By the name of great Trojan War hero (Homer Iliad), Diomedes , who was seeking for a shelter after fall of Troy at the coast of Adriatic Sea, it is called sea way, which connected Gargano Peninsula with Hyllus Peninsula (best known for Cape Ploče – Diomedes Cape).
Old records, in which historical facts are sometimes intertwined with myths and legends with archaeological findings, are merged into a mosaic of a small, yet so strong and powerful world whose historical significance and fate are determined by the sea and sailing.
On that, Diomedes route, during last millennium, falkusa boats from Komiža were sailing to Palagruža and sailing back with full vessel of salted anchovy, going with maestral and returning with jugo (maestral and jug are Croatian local winds).
Each fishing season always started with regatta. Coming first meant anchoring at best fishing position.
Rota Palagruzona is the oldest European regatta, forgotten in 20th century, but restored again in 21st century. More about today’s regatta you can find on this link Rota Palagruzona.
Falkusa* (Croatian falkuša) is a traditional fishing boat used by fishermen from the town of Komiža on the Adriatic island of Vis, Croatia. Falkusa is a subtype of gajeta**, a traditional Dalmatian fishing sailboat and is sometimes called gajeta falkuša.
**Legend says, after fall of Troy, Aeneas sails Mediterranean Sea in search of new land where he could raise new town. Founder of Rome was docked with his fleet at beach close to today city of Napoli. His nanny died after that, so he buries her on the same beach where his boats were docked. At that place, where Kaieta was buried – woman who fed with her milk founder of Rome, city was build with name Gaeta, after Aeneas’s nanny.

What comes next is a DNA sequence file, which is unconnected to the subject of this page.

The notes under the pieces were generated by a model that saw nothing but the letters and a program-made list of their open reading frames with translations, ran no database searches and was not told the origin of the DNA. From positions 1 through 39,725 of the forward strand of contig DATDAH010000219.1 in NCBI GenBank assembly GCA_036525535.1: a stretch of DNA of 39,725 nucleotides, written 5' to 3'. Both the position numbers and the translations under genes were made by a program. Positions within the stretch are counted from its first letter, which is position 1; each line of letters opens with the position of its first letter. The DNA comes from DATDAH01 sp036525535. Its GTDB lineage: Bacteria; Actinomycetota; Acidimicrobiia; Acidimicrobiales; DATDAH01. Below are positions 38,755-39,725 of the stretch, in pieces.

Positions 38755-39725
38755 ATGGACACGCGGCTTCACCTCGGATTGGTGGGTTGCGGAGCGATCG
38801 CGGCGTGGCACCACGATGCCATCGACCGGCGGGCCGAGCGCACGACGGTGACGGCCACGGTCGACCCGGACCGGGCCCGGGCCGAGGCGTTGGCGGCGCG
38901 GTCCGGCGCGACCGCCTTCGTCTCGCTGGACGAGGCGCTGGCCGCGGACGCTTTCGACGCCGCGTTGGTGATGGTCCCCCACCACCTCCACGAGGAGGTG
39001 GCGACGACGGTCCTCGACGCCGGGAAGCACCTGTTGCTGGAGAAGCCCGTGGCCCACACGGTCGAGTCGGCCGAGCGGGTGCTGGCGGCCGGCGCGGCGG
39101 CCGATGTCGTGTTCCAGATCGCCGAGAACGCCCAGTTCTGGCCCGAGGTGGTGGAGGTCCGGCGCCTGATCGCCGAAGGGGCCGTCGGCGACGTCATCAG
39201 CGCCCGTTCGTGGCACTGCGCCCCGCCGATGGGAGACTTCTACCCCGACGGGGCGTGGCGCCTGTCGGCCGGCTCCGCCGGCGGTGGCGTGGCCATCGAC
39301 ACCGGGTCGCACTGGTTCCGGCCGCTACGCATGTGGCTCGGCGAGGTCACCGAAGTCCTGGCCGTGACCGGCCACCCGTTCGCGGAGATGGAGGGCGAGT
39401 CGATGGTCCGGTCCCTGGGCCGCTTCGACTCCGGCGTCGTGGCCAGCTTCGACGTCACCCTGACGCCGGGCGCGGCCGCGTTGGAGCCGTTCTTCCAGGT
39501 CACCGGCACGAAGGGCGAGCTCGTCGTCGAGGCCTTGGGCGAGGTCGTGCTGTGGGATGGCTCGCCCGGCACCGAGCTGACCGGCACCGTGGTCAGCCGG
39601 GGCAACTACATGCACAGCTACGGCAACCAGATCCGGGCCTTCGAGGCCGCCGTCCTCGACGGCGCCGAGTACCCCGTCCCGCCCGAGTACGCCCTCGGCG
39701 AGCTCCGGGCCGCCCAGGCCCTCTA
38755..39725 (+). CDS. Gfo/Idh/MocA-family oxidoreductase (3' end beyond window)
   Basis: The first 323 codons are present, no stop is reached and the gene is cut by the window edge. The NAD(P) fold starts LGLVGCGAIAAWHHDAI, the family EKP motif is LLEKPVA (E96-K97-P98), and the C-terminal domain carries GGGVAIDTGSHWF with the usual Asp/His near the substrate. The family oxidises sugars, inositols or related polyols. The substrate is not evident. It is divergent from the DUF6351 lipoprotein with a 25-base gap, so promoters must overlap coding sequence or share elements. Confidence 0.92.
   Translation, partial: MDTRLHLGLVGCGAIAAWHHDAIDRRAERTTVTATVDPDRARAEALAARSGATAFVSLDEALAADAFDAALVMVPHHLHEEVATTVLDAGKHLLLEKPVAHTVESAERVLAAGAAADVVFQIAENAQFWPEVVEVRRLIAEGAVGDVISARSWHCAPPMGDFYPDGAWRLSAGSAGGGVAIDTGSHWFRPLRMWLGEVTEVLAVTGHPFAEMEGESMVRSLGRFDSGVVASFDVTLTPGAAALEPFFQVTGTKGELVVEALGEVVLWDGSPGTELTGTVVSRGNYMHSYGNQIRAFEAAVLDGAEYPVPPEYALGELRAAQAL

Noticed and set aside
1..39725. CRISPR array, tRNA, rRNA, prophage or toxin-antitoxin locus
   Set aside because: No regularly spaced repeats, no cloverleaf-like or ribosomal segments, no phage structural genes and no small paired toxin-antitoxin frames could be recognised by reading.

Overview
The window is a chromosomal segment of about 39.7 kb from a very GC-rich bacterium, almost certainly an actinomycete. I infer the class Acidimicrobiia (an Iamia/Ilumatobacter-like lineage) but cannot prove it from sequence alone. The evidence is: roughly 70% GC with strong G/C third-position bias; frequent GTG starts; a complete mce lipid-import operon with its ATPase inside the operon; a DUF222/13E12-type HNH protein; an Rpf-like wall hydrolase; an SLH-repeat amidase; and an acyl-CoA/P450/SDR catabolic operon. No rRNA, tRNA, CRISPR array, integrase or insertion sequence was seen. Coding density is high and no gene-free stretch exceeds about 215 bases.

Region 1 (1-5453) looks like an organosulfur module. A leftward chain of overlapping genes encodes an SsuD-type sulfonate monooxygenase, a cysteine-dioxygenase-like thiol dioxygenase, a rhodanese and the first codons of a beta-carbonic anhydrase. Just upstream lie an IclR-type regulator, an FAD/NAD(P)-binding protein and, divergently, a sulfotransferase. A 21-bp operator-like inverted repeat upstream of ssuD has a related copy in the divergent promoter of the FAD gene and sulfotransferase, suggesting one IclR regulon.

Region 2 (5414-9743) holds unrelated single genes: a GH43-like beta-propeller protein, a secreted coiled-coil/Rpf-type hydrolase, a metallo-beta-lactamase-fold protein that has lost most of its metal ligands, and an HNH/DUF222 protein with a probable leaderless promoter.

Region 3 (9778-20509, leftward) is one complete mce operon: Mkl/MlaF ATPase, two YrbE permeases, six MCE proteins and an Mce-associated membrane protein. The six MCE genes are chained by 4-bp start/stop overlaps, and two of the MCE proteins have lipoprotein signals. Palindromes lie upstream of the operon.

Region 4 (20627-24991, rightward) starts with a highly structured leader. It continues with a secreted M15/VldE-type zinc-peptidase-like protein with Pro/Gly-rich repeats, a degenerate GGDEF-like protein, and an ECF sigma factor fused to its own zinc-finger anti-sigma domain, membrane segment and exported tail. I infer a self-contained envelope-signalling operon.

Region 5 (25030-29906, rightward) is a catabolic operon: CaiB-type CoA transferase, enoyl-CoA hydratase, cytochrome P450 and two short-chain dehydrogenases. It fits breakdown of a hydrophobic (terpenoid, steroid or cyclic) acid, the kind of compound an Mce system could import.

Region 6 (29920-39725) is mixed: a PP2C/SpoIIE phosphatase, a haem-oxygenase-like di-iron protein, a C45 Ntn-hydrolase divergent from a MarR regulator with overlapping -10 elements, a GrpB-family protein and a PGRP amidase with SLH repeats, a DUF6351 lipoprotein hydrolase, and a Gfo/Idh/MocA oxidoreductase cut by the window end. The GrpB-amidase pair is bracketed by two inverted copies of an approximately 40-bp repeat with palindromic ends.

*First document about regatta with falkuša boats was mentioned in year 1593 (Liber Comisae, Nikola Borčič 18th century). According to that document, on May 9th, 1593, 74 falkuša boats started from Komiža with 370 fishermen armed with arquebuses (pirates defence) shepherded with Venetian war boats.
Recent archaeological discoveries on Palagruza prove that the island fascinated the Greek hero Diomedes, survivor of the Trojan War and one of the most famous Greek warriors along with Odysseus. After the Trojan War, Diomedes made his way to the Adriatic where he fought the Illyrians. It is believed that Diomedes’ final resting place is on the island. Legend has it that, after Illyrians killed Diomedes’ warriors, Zeus transformed their souls into birds. Ever since, they have been guarding the Trojan hero’s grave.